DIY Ride or Guided Mountain Bike Tour?

The Pros and Cons

Guided tour on Amasa Back's Captain Ahab Trail near Moab, Utah

Whether you are visiting Moab for your very first time, or are getting a refresh on your Moab fix, mountain biking should be top of your must-do adventure list. The real question is, should you venture out on the trails on your own, or should you book a guided mountain bike tour to smooth your roll? That is the question. Below are a list of the pros and cons.

First, a word upfront about my personal bias: I work for Rim Tours — Moab’s original guided mountain bike outfitter. Rim has been in business since 1985, which also probably makes it one of the very first guided mountain bike outfitters in the country. I love Rim and I love mountain biking, so, of course, I think choosing a guided mountain bike tour is the best option, in many situations.

But, let’s face it — there are also plenty of situations where doing it yourself is the best option, too.

Reasons To Go With A Guide

  • Keep It Simple
    There’s a lot to be said for keeping things simple, especially when you’re in vacation mode. Booking a guided mountain bike tour means you leave all the work to someone else — Rim Tours will automatically include a bike rental, bike insurance, helmet, water bottle, trail snacks, ground transport, plus one of the most experienced guides — all part of a simple, single package (you even get to keep the water bottle as a souvenir.) The guide picks you up in town at an easy-to-find public location with lots of parking. All you need to do is show up with positive energy, weather-appropriate attire, and lightweight hiking shoes or sneakers. (It’s also smart to bring a small camelback, backpack or fanny pack, if you have one, for carrying extra water and shedding layers.)
  • Navigation
    Though Moab’s mountain bike trail system is one of the most well-marked in the country, it is still possible to make a wrong turn (after all, there are over 150 miles of singletrack trails to choose from.) Suddenly, you are faced with an unexpectedly difficult section of trail, way beyond your comfort level. Maybe even something a bit dangerous. Following a guide ensures that you’ll avoid navigation errors, and if you do find yourself in over your head for a moment, your  guide will be there to coach you through that section. So — not only safer, but you’ll learn something, too!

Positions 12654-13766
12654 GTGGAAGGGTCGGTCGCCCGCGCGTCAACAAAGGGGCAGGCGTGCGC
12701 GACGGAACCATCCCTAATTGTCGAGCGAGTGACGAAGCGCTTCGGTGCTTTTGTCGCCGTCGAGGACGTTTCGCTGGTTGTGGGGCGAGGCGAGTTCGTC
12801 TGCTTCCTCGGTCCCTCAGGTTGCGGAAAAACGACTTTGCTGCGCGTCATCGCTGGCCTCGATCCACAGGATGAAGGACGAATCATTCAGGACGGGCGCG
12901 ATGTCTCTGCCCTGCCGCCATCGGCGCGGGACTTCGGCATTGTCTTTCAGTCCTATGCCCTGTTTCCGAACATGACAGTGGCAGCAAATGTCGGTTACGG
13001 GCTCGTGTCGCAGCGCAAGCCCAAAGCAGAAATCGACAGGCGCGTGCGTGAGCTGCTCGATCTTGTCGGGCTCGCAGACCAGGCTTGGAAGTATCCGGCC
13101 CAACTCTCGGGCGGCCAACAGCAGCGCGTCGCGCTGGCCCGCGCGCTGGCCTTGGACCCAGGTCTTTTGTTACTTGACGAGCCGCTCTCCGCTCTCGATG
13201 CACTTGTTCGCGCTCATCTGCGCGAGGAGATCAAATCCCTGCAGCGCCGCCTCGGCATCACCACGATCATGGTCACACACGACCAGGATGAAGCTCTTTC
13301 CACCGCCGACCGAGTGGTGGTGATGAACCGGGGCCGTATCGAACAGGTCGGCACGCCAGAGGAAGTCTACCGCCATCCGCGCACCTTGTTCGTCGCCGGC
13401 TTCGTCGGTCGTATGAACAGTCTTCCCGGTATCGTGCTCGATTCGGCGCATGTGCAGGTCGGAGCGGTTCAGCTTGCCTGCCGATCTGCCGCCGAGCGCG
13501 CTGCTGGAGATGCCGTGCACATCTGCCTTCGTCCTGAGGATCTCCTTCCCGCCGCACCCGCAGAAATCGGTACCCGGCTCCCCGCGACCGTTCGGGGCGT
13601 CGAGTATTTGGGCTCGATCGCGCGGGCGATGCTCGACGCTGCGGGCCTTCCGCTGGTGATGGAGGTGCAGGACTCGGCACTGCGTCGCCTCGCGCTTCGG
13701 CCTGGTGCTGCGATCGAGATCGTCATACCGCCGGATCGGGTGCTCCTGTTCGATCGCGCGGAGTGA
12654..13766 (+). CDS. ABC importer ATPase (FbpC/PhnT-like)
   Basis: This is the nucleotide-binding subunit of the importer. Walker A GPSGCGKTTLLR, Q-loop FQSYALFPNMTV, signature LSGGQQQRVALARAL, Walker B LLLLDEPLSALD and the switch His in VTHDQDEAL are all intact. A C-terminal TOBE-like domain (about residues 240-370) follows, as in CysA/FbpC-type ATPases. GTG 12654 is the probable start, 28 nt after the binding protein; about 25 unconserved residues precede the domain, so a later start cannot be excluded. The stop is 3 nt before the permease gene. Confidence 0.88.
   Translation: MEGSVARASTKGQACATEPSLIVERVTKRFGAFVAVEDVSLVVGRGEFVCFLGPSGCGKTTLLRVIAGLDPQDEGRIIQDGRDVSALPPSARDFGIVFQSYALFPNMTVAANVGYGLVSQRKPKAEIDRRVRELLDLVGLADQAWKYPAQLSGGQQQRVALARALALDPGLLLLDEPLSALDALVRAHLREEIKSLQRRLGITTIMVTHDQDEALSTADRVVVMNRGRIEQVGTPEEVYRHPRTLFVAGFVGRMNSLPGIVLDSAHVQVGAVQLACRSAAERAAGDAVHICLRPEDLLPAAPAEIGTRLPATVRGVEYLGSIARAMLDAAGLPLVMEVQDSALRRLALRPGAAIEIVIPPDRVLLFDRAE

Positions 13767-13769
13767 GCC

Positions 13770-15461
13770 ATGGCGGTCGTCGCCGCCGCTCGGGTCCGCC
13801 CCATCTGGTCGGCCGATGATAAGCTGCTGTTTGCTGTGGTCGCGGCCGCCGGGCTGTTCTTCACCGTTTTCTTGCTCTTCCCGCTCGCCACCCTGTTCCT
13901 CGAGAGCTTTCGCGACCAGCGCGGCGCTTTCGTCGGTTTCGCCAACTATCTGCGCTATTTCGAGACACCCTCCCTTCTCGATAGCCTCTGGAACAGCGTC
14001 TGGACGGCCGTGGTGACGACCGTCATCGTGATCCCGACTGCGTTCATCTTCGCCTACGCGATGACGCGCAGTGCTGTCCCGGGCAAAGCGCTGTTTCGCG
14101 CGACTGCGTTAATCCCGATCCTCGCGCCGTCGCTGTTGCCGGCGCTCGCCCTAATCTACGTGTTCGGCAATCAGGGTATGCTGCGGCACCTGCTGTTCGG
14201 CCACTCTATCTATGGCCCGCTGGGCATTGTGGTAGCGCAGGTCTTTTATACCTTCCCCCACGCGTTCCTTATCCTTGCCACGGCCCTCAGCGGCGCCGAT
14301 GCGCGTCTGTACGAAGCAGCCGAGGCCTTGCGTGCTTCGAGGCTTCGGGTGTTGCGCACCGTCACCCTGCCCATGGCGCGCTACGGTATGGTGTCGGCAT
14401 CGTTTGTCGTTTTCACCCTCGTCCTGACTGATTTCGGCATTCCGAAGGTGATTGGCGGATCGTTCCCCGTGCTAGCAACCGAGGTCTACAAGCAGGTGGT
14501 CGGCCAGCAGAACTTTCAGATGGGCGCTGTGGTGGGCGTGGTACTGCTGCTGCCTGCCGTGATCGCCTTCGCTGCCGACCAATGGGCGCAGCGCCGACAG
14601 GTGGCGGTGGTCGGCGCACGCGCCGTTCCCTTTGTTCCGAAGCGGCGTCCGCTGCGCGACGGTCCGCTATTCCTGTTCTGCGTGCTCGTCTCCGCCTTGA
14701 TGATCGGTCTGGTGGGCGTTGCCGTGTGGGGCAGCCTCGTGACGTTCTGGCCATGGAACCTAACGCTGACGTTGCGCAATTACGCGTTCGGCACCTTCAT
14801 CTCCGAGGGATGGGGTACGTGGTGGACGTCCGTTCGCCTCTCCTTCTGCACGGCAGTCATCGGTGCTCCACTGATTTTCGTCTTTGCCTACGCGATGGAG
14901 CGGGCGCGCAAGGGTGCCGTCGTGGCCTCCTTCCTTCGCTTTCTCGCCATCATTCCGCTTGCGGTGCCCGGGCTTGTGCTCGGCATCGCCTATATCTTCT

• Riding Solo
    If you’re on your own, it is definitely safer to ride with at least one other person. In case of an accident or injury, there’s someone who can help.

Reasons to Ride DIY

  • Save Some Money
    This is the most obvious one. A typical half-day guided tour (at Rim) is priced at $99. Even though that price includes the bike (2018 full-suspension Santa Cruz) and everything else listed above, it is a bit more than the typical one-day bike rental (bottom of the range is $60, and it can go up to $95, depending on the bike.) Guides also expect a gratuity at the end of the tour and 15 – 20% is typical. On the other side of the equation — most bike shops will want you to have a bike rack on your car to guarantee their bike is not harmed. If you’re in a rental car, that means you’ll probably need to rent a bike rack as well, which can be an additional $10 or more a day. Bike insurance starts at $10 a day, too. So, a typical bike rental with rack and insurance means the savings compared to a guided tour is somewhat less than you might think. Yet it’s still a savings, and sometimes every penny counts.
  • Flexibility
    This, too, is an obvious reason some people might lean toward riding on their own. You can leave when you want, go where you want, ride as long as you want. Last minute change of plans? No problem (especially if last night went a little longer or harder than you expected and suddenly that 7 AM departure time isn’t looking so great.) On the other hand, some of that same flexibility is available on a guided tour if you book it as a private tour.
  • Sense of Adventure
    If you’re like me, you appreciate the challenge that comes with a little leap into the unknown. Heading out into the desert sans guide can definitely increase your sense of adventure (and risk.)